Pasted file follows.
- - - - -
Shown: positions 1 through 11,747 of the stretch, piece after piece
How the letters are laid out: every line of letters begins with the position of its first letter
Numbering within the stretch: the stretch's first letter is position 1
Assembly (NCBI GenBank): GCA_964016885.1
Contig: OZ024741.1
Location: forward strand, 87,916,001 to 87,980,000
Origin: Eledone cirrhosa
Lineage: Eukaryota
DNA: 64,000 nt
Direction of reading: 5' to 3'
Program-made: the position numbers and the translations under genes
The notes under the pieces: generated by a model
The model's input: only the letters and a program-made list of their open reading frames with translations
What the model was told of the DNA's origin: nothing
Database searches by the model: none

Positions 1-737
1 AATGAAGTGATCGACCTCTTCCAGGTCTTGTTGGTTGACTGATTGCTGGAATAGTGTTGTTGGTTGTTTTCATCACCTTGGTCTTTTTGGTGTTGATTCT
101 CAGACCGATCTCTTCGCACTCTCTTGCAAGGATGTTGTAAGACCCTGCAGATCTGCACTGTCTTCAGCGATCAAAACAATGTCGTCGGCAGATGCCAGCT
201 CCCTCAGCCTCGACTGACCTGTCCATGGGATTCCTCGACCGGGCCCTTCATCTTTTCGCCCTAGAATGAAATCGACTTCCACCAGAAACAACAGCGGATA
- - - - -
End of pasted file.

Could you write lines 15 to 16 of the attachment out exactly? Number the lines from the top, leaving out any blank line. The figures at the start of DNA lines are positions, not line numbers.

Database searches by the model: none

Positions 1-737